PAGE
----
A SERIES of global events and initiatives will highlight the fashion industry's most pressing issues – thanks to an idea a Staffordshire Moorlands woman had while in the bath.
On April 24 last year, 1,133 people were killed when the Rana Plaza factory complex collapsed in Dhaka, Bangladesh. Many more were injured.
Following the disaster, local ethical fashion pioneer Carry Somers, of Ipstones, who runs Pachacuti in Ashbourne, decided that a Fashion Revolution Day should be held.
The global fashion industry will now come together tomorrow, Thursday, April 24, to highlight the challenges of the fashion supply chain, from exploitation to pollution, with the inaugural Fashion Revolution Day.
Carry said: "The idea for Fashion Revolution Day came to me in the bath.
"I saw that the Rana Plaza disaster could act as a catalyst, with the heightened awareness around ethical fashion providing a window to bring about real change.
"Fashion Revolution Day represents an exciting opportunity to reconnect fashion-lovers with the people who made their clothes."
There will be events and activities from Somerset House to the House of Lords and all around the UK, with catwalks and panel discussions, film screenings and knitting evenings, quiz nights and gatherings. Global events will include a mass catwalk in the centre of Barcelona featuring ethical brands; a workshop in Nepal on how to clean up waste water from dye houses; a fashion show in Bangladesh with producers wearing the clothes they make; a touring exhibition in Swaziland documenting the lives of local artisans, and fashion brands; and retailers the world over will turn their window displays '#insideout' to show their involvement.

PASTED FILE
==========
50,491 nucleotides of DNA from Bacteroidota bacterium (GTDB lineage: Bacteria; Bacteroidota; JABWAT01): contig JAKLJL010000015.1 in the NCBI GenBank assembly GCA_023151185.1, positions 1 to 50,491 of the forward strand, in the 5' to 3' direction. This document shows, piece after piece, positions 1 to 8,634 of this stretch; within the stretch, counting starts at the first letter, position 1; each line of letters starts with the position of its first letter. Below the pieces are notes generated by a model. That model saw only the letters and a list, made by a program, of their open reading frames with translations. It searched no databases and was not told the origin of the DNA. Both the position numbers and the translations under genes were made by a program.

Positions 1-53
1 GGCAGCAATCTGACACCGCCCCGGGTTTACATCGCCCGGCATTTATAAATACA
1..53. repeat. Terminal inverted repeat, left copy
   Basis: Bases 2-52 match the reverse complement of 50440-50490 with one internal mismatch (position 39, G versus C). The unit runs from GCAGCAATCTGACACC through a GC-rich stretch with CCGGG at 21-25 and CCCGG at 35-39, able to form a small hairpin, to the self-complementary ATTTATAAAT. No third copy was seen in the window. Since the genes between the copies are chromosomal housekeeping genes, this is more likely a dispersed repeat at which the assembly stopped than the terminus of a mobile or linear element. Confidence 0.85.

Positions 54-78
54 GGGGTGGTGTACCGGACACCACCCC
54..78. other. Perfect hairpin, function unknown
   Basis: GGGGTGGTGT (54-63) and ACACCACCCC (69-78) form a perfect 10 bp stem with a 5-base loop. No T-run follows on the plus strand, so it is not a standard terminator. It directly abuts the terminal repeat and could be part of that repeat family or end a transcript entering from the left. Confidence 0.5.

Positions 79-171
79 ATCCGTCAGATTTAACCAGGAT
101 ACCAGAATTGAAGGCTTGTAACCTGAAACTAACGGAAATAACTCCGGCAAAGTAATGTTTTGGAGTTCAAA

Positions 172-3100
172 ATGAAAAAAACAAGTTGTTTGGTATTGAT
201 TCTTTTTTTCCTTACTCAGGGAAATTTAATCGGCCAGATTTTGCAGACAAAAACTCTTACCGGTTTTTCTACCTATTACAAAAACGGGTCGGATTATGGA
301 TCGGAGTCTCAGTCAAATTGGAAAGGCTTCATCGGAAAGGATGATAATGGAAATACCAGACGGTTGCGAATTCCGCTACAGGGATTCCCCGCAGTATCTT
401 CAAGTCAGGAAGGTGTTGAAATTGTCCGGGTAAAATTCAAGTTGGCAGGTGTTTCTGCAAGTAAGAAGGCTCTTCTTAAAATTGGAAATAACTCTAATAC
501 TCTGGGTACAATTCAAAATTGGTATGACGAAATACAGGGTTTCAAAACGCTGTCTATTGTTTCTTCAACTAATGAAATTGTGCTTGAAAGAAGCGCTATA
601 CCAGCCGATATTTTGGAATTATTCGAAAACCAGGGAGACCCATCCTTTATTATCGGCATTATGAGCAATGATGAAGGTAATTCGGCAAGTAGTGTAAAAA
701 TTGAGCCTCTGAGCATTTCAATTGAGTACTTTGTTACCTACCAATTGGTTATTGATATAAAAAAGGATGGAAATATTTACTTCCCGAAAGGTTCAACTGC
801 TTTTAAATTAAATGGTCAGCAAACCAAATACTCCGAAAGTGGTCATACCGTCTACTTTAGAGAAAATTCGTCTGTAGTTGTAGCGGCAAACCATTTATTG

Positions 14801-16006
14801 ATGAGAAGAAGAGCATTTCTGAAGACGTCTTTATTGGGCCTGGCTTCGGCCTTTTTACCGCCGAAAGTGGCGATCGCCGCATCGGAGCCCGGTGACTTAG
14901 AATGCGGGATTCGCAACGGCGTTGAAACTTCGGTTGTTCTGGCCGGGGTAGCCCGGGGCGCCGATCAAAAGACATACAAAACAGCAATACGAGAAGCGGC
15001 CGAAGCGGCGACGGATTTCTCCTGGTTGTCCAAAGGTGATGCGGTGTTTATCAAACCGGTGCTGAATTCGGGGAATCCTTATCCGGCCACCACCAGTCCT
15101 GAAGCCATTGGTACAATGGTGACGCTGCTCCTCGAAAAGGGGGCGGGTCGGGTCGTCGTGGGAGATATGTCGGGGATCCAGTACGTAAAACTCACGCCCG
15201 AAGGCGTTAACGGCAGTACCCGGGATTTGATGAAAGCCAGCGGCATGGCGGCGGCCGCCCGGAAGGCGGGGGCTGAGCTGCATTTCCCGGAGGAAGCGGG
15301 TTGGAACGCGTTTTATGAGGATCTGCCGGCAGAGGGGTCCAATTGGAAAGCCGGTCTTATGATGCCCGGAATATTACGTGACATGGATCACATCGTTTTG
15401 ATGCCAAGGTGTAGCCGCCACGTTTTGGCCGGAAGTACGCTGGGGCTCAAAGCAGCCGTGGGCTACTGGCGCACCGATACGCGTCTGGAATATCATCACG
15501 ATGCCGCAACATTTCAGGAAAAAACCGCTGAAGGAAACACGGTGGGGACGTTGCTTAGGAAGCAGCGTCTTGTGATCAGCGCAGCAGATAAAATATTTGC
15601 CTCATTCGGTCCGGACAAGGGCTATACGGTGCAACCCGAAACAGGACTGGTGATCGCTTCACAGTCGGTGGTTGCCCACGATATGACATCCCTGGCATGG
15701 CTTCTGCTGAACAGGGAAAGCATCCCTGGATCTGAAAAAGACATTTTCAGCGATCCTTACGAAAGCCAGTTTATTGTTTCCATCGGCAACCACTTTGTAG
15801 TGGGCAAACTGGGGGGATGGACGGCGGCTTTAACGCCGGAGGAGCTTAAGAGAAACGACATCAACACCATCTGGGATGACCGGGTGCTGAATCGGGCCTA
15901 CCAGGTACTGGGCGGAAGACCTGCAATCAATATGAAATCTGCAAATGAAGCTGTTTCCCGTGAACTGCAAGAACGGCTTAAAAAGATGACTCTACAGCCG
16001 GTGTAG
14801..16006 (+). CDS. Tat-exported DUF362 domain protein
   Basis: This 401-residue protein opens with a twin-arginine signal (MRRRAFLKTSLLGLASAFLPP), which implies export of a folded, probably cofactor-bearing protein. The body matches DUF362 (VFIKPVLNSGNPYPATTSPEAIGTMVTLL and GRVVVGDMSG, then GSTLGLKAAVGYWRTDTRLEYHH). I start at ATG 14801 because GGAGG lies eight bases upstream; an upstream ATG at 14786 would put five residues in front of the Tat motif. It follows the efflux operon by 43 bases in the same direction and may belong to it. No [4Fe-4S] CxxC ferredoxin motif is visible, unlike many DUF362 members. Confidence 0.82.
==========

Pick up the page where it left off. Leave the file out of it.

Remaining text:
Leek textile firm Gaddum and Gaddum, which is based on the Churnet Works in Macclesfield Road, will open its doors to the public in support of Fashion Revolution Day.
The event will give the public a chance to find out more about the UK fashion and textiles industry, and encourage shoppers to consider the benefits of locally produced garments.
Managing director Toby Gaddum, said: "To achieve a more transparent and ethical fashion industry, it's vital that people understand how their clothes are really made and who makes them.
"I've worked in textiles all my life and it's a great industry with a fantastic skills base, both in the UK and abroad.
"That's why we're opening our doors in support of Fashion Revolution Day to celebrate the real people behind the clothes.
"We would also welcome any designers or brands looking to bring production back to the UK or to source their textiles locally, to pay us a visit to see for themselves what we offer."
To join a tour of the Gaddum and Gaddum factory telephone 01538 385888.